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I am slightly confused about how memory management works in C++, I understand when you use pointers (new/delete) but I'm lost when it comes to Frame allocation.

Say I have a simple class (Using QT Classes)

class Demo {
    public:
        Demo();
        ~Demo();
        QString AString() const;
        void setAString(const QString &value);
    private:
        QString aString;
};

And I Allocate it using a pointer

Demo *testInst = new Demo();

Now I understand when i call "delete testInst;" That is freed, but I'm confused about the out of scope part on Frame Allocations. Does that mean when I call delete, all those in the class that are not pointers are automatically freed, or do i have to do specific memory management within the deconstructor of the Demo class? Or does it mean if I leave the class those variables are freed?

I'm new to C++ and came from a .NET background so I'm not 100% understanding of manual memory management.

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1  
Where did you find the term 'frame allocation'? There's no sign of anything except the normal heap above. –  bmargulies Oct 7 '11 at 1:49
    
I think its a term more used in MFC, so sorry if i didnt get the right definition, Im doing things in Qt so I'm just wondering how does the non pointer objects (QString) work in memory compared to pointer objects (QString *) do I need to do anything manually to free them or does deleting the pointer object delete ones not allocated using new? –  DrHouse Oct 7 '11 at 1:56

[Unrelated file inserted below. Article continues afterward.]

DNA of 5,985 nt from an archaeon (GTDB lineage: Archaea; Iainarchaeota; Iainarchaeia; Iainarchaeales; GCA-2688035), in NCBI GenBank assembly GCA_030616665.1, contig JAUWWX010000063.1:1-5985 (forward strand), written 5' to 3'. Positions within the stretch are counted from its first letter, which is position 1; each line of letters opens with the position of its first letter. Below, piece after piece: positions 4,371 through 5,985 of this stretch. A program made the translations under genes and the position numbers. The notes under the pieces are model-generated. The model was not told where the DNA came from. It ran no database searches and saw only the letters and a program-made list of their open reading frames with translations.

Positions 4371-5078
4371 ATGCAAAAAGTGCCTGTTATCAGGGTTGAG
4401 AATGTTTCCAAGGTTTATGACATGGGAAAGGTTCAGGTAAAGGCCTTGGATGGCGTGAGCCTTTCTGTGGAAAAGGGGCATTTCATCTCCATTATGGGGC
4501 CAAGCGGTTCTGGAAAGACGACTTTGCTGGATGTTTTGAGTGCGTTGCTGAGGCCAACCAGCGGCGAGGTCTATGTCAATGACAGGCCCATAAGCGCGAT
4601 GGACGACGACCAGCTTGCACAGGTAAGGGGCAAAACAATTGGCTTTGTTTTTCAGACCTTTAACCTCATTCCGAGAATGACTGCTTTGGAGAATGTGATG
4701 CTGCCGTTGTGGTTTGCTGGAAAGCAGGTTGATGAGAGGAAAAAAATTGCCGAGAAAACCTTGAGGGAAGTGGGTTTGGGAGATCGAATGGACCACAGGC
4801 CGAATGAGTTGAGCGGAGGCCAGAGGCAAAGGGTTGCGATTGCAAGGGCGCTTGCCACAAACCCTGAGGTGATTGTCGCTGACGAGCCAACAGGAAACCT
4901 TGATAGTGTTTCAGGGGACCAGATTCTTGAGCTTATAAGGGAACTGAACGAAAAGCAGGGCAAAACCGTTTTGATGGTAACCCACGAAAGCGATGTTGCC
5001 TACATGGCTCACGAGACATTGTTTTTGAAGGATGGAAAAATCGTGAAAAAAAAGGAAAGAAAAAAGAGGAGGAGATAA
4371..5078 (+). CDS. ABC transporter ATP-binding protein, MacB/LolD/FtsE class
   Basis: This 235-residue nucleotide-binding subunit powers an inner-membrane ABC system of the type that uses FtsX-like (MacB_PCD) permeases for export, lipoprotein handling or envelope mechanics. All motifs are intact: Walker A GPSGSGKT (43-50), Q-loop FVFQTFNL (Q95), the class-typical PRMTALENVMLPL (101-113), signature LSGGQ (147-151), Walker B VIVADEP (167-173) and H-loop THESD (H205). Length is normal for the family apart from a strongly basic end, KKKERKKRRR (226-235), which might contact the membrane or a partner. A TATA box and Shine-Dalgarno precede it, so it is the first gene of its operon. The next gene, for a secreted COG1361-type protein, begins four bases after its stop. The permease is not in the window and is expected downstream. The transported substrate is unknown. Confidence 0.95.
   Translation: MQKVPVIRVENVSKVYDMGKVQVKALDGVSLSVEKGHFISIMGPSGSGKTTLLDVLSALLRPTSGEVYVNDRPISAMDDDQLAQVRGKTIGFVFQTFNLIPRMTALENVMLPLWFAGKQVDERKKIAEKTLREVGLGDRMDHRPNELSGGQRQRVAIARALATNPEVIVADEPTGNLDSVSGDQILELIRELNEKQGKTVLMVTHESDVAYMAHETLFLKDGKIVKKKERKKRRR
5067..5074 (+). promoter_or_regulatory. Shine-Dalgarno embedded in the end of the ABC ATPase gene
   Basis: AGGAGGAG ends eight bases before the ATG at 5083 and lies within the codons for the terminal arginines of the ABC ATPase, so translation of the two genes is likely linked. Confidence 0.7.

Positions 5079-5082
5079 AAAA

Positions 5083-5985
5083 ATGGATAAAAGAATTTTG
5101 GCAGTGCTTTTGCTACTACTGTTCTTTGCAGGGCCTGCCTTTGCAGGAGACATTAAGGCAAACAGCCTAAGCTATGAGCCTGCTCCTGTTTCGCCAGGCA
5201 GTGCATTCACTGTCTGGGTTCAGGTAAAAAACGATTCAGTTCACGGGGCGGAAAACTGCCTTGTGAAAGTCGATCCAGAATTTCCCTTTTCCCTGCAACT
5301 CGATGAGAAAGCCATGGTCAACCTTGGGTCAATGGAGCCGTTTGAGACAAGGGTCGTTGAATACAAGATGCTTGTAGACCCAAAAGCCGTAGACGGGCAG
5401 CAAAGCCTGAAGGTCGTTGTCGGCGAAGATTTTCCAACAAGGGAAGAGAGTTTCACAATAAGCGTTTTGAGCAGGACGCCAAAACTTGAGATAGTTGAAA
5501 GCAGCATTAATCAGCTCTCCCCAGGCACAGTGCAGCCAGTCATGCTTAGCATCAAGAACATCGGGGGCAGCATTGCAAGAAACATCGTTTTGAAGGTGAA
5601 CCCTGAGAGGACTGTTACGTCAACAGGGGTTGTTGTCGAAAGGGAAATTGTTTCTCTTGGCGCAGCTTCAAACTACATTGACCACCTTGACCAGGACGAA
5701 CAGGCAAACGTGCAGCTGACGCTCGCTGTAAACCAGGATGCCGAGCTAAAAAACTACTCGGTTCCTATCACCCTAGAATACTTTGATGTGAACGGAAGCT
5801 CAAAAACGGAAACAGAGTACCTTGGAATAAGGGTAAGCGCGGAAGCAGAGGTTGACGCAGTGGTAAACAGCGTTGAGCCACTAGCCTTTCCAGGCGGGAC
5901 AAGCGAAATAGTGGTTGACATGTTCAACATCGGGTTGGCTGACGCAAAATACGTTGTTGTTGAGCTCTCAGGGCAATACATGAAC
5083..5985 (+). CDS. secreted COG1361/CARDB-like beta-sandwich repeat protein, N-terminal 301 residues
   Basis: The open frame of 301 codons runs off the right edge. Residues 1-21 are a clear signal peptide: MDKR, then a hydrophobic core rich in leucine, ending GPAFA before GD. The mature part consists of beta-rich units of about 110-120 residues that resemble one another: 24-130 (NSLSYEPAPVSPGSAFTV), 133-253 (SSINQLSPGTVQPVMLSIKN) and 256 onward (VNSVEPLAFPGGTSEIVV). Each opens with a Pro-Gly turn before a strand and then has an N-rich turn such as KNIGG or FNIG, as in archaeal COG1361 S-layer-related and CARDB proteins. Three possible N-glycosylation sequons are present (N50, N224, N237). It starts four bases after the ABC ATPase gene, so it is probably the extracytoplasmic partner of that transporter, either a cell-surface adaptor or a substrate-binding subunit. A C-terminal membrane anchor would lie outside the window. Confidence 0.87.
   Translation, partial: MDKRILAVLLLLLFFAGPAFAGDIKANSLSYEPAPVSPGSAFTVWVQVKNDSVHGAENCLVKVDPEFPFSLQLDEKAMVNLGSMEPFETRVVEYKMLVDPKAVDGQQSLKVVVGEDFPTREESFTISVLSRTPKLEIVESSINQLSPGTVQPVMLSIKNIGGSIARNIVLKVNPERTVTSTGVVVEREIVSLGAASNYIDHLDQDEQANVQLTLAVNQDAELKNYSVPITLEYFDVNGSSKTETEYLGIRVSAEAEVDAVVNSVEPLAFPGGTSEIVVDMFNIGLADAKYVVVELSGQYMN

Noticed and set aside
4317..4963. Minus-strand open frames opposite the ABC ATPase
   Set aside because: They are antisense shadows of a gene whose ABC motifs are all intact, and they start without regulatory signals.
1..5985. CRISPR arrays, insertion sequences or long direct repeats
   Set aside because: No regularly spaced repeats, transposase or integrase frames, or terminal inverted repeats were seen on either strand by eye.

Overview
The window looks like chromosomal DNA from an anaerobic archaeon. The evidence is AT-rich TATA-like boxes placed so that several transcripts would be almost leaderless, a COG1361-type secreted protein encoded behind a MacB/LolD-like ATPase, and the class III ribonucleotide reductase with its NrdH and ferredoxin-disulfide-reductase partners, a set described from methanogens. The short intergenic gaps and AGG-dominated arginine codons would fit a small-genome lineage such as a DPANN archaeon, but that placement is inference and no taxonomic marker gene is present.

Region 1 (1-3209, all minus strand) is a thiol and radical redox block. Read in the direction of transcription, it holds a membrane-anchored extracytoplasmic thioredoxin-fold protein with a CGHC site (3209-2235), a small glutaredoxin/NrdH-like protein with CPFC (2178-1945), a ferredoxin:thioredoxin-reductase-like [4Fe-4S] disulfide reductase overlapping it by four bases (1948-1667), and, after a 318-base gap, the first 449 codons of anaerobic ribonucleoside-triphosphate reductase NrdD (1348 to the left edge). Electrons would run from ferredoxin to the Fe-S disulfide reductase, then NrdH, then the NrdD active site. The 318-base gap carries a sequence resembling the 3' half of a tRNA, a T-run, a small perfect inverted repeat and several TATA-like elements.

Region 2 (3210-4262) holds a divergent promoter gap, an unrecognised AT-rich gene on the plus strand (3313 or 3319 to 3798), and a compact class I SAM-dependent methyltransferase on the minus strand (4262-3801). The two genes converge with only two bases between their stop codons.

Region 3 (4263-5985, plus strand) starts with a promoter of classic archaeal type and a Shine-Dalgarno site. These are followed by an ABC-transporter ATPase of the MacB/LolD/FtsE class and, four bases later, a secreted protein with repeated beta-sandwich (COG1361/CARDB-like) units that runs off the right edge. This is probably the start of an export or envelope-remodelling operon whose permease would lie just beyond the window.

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2 Answers 2

up vote 1 down vote accepted

There are two allocation disciplines in C++. Heap and Stack. I'm suspecting that you mean Stack when you write 'frame'. Sometimes, especially in old C sources, it's called 'auto'.

Demo localDemo;

is how you would use the stack. Before executing the next statement after this, C++ promises to create a temporary object of type Demo and call the no-args constructor. After the last statement in the current {} lexical block that references localDemo, C++ promises to call the destructor and release the storage. The storage is, in fact, part of the stack frame of the procedure or block.

A related question is a data member of class type. If you write:

class Proletariat {
   private:
      Demo localDemo;
};

Then the automatically-generated constructor for Proletariat will call the Demo constructor, and the the destructor will always call the Demo destructor.

If you have a constructor with args, you write something like:

class Proletariat {
   private:
      Demo localDemo;
   public:
      Proletariat() : localDemo("omeD") {}
}

to pass those args.

};
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So if its contained in a class, would that object last for the life of the class (If done as a private variable) until i call the object's destructor using delete? –  DrHouse Oct 7 '11 at 1:59
    
That's a different matter altogether. Edit coming. –  bmargulies Oct 7 '11 at 2:04
    
Thanks, that helped me to understand C++ Mem Management. –  DrHouse Oct 7 '11 at 2:14
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In plain C++ you are generally going to need a delete for every new (oversimplification, I know) that is in your code.

In the example above you need to do no further memory management other than calling delete as have already shown. If your class had member variables that were allocated on the heap (for example, aString was a QString* that you had new'd in your constructor, then in your destructor you would also need to delete it.

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